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'Serious social consequences' of higher fares

8th April 1966, Page 35
8th April 1966
Page 35
Page 35, 8th April 1966 — 'Serious social consequences' of higher fares
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THE social consequences of higher fares and reductions in services, particularly in rural areas, were serious, said Mr. R. J. Ellery, chairman of Trent Motor Traction Co. Ltd., speaking at the annual meeting of the company in London last week.

The Government had the power to make a significant contribution to the solution of the problem by removing the tax on bus fuel. But for the tax, bus fares would be appreciably lower, he declared.

Referring to productivity and pay, Mr. Ellery said that the 1965 committee of inquiry had, in its report, considered it important that any form of unreasonable restrictive practice should be discontinued. He said that the employers and trade unions sides of the National Council had recently signed a joint declaration aimed at the elimination of restrictive practices. Among other things, this would enable much greater progress to be made with the single-manning of vehicles.

The next month or so would see the introduction of one-man buses on a number of the company's services. "In the present state of the industry, it is absolutely vital that the fullest advantage should be taken of every avenue of economy. With wages now accounting for something like 70 per cent of running costs, we just cannot go on employing two people to do a job which is capable of being done by one." There was no fear of reaundancy, he said; normal wastage would more than take care of the position.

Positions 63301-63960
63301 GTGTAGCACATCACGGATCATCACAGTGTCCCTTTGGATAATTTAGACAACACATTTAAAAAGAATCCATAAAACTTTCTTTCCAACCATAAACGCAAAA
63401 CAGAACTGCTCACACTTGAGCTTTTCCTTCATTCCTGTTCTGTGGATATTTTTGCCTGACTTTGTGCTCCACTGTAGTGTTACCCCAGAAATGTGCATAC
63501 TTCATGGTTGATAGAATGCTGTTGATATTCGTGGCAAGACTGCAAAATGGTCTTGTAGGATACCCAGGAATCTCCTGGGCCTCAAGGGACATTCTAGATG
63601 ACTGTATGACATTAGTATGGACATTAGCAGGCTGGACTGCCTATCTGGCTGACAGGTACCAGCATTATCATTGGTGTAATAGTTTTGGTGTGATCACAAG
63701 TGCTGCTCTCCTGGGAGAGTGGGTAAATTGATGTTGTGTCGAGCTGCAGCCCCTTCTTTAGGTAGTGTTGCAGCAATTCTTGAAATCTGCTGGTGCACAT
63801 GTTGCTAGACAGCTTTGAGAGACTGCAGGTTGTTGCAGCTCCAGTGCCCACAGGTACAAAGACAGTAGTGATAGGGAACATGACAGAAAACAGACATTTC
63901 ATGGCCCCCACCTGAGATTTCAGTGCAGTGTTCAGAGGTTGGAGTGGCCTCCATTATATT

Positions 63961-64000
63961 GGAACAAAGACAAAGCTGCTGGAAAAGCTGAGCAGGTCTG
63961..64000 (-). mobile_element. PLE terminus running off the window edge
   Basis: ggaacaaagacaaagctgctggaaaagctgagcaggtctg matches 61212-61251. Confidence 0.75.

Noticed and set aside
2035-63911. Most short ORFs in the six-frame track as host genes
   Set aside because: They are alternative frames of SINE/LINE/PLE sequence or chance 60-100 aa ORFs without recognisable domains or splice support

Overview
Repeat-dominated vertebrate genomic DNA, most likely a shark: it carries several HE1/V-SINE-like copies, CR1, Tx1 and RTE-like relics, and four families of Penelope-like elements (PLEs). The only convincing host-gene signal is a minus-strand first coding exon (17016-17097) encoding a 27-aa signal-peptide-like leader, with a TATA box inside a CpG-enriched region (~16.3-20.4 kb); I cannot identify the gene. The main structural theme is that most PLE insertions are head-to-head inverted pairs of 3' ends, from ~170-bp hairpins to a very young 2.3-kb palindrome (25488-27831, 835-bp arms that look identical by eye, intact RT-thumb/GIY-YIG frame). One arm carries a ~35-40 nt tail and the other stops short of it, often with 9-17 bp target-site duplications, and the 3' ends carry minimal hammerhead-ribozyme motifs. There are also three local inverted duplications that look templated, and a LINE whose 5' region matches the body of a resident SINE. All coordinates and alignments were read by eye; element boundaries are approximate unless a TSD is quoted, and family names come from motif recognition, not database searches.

A thorough review of all stage carriage operations had recently been carried out, said Mr. Ellery, and considerable changes in frequency of timings and the like were being made. The revisions, designed to meet the changing pattern of traffic, had, with little exception, been readily accepted by the local authorities in the areas served.

As a result of the continued growth in private transport, patronage of services had continued to fall. Looming over the whole horizon was the vexed question of traffic congestion, particularly in urban areas. Although discussion had been going on almost non-stop since the Buchanan Report was published, little progress had been made in dealing with the problem.

On the financial side, Mr. Ellery said that the company's gross profit for 1965 contracted by more than £61,000, but was obscured by the purely marginal drop in net profit.


Organisations: National Council
People: R. J. Ellery
Locations: London

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